The 2022 midterms need a champion of the clean energy transition, and that should be someone who recognizes the multifaceted benefits that would come from a renewable energy rollout. The energy blackmail of Europe subsequent on Russia’s invasion of Ukraine has highlighted how reliant Western Europe is on Russian fossil fuels. Energy-importing countries are hamstrung into doing business with authoritarian regimes in states like Russia, Saudi Arabia, and Venezuela because their infrastructure is built around fossil fuels. The United States needs to be a global leader in showing that investment in and implementation of renewable energy are possible and beneficial in industrialized nations, and that clean energy is an important part of reducing greenhouse gas emissions.

—Paul Gordon, DePaul University

In 2020, young people tirelessly campaigned and turned out in record numbers to elect President Biden alongside a democratic majority in Congress. Since then, we’ve organized, marched, and put our bodies on the line to hold Biden accountable, knowing that the past two years were our best shot at passing meaningful federal climate policy before the worst impacts of climate change become irreversible.

The intensity of our efforts has taken its toll. We’ve devoted countless—mostly unpaid—hours to climate organizing and suffered persistent climate anxiety, all while juggling school, work, and social life. Too many times, I’ve watched as this impossible burden leaves deeply talented activists burnt out and left with no choice but to step back from organizing.

As November 8 approaches, we have little to show for our sacrifices. Congress failed to act on climate; President Biden continues to expand oil drilling on public lands; and the West Virginia v. EPA decision severely restricts the EPA’s capacity to regulate emissions. Exhausted, and disillusioned by the slim results of our efforts to create change, many young people are ready to give up. Unlike prior generations, however, we don’t have the luxury of kicking the can farther down the road—things have to change now. We cannot afford to lose another organizer to burnout.

I urge my fellow organizers to use the midterms as an opportunity to recharge. Relax today so you can organize tomorrow. Do something that takes your mind off the climate crisis. Check in on your fellow organizers. As we turn to the next chapter of the youth climate movement, consider what you have learned. How will you center the well-being of yourself and others to prevent future burnout? Remain optimistic. Find empowerment in the victories we have won along the way. Remember that, as activist Mariame Kaba teaches us, hope is a discipline. Choose to believe in a better world even in times like these.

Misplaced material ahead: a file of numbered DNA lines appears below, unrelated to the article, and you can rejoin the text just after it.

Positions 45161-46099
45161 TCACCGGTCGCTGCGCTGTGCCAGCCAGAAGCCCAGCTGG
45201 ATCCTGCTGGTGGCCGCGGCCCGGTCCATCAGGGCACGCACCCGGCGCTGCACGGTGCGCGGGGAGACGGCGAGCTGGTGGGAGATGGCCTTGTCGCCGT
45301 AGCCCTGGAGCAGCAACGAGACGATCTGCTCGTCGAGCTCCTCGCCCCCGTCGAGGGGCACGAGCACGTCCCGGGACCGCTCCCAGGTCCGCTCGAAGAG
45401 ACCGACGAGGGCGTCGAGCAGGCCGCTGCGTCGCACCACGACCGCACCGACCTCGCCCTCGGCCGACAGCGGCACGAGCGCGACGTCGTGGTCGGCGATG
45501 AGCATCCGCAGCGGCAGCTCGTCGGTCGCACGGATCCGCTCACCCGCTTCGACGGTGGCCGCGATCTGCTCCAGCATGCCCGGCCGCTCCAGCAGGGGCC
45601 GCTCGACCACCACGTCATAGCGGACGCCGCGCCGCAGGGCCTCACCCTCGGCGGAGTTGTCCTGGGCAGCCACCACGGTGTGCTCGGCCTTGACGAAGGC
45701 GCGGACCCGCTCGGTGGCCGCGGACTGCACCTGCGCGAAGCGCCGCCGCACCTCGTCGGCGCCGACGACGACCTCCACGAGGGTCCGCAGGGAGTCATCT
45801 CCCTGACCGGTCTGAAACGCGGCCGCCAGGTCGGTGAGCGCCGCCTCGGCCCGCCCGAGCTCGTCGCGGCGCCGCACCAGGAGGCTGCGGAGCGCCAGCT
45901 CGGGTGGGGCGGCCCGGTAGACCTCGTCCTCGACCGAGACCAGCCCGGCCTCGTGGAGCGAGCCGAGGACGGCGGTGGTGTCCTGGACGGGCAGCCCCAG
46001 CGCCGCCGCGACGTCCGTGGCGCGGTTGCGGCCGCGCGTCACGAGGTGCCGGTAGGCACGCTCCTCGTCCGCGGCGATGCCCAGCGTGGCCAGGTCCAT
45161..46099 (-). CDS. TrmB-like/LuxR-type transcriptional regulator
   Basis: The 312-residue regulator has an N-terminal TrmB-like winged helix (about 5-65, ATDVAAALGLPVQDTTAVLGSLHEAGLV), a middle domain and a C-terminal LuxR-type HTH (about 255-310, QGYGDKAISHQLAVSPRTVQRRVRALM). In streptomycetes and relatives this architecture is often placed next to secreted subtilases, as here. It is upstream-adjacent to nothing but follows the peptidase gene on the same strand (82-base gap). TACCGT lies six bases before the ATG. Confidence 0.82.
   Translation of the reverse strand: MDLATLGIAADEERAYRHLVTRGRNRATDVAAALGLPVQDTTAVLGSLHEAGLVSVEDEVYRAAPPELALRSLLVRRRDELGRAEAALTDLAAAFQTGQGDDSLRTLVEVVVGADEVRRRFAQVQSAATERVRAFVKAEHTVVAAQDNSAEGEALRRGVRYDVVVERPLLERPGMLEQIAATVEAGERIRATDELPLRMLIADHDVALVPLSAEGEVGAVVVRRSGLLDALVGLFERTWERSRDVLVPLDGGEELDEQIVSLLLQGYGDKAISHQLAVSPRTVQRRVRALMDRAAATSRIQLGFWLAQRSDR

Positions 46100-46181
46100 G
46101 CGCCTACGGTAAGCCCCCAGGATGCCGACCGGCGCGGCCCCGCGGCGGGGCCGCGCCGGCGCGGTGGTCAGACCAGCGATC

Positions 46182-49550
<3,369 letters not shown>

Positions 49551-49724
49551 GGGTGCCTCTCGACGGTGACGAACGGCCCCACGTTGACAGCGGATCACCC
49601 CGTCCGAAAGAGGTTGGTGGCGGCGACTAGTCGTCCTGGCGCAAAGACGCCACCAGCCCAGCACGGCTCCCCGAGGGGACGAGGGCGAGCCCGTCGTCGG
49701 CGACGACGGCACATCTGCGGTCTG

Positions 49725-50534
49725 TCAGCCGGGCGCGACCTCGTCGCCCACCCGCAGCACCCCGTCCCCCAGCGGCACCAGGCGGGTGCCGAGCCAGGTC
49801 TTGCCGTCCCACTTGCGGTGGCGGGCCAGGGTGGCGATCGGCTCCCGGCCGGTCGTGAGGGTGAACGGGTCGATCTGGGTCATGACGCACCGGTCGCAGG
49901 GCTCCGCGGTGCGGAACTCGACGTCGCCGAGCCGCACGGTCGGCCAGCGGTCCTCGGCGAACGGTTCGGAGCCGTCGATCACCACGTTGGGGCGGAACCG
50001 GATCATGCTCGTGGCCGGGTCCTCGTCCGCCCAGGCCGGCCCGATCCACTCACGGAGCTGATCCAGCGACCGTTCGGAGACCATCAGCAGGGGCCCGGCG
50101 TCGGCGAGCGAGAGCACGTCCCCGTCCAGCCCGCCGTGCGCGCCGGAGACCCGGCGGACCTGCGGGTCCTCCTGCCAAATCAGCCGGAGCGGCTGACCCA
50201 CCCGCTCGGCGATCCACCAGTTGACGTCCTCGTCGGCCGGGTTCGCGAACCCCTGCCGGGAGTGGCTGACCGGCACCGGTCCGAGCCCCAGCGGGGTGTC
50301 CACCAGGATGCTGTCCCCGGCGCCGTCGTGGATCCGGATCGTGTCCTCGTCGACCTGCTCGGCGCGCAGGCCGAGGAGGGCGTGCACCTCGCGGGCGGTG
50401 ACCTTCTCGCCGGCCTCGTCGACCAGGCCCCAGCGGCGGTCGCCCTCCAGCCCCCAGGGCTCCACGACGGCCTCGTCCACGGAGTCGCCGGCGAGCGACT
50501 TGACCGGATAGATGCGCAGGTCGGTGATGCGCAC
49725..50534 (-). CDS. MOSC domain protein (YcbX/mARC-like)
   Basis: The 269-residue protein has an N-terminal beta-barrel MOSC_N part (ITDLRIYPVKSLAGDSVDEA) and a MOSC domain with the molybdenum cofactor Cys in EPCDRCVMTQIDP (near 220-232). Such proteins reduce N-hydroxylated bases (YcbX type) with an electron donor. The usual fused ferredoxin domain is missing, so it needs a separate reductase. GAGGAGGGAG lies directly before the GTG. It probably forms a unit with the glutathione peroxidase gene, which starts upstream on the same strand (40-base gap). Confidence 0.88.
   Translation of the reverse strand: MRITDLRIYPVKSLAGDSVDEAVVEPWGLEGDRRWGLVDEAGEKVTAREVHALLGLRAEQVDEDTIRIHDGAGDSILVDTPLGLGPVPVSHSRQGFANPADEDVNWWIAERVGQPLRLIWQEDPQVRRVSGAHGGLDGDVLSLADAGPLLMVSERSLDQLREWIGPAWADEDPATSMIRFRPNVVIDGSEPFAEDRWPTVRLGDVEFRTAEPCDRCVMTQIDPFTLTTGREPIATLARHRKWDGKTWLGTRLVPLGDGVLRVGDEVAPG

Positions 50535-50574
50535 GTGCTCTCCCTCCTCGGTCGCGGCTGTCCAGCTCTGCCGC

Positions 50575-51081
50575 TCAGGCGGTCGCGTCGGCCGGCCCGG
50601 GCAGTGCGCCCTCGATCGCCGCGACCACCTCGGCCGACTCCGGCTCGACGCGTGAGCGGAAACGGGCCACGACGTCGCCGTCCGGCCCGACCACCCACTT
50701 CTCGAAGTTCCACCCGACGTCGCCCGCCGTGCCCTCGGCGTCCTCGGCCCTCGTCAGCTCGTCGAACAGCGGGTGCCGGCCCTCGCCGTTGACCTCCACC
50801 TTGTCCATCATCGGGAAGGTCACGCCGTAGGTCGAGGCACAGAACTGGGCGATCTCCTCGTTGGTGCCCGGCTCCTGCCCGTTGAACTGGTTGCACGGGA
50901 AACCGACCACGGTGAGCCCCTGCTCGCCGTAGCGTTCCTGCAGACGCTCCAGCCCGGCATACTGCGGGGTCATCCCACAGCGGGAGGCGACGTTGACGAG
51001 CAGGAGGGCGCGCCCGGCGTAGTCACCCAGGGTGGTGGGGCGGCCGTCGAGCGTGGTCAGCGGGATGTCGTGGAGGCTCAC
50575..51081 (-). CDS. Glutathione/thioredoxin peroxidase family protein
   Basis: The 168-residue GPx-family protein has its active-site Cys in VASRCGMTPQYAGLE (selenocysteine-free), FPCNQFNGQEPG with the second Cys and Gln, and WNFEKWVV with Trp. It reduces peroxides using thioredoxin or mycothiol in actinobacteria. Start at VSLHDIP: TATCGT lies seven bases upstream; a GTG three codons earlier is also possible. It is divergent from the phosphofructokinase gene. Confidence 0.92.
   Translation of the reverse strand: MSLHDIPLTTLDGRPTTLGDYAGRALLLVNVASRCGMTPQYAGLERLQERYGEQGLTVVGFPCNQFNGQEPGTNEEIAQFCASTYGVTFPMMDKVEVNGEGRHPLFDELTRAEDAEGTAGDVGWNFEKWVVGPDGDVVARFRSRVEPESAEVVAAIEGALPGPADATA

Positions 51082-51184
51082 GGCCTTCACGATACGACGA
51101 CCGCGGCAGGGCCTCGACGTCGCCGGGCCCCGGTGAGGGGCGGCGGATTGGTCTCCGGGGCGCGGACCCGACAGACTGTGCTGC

The midterms will not be the last setback we face. If we really are going to be the generation that does something about the climate crisis, it will only be because we remained hopeful and took care of ourselves and each other.

—Jake Lowe, George Washington University

Young people know that climate change amplifies every form of social injustice, making our rights harder to exercise and protect. From heightening the dangers of pregnancy—causing us to rethink our potential desires to have children—to fueling environmental instabilities like heat stress that make it harder to protest, and even vote, we already see that climate change has impacted our daily lives, not just our newsfeeds.

Congress is struggling to pass increasingly limited climate mitigation measures, which cannot stall the cataclysmic consequences of the oil and gas giants’ deadly core business models. What’s more, the White House is advancing oil and gas drilling, after we played a pivotal role in putting President Biden in the Oval Office for the express purpose of tackling the climate crisis and advancing climate justice.

Who we elect—and just as importantly, who we don’t—could make the difference in whether lawmakers can pass any climate policy. Already, states from California and Washington to Maryland and Massachusetts are showing their potential to lead the way in climate action, despite frustrating federal politics.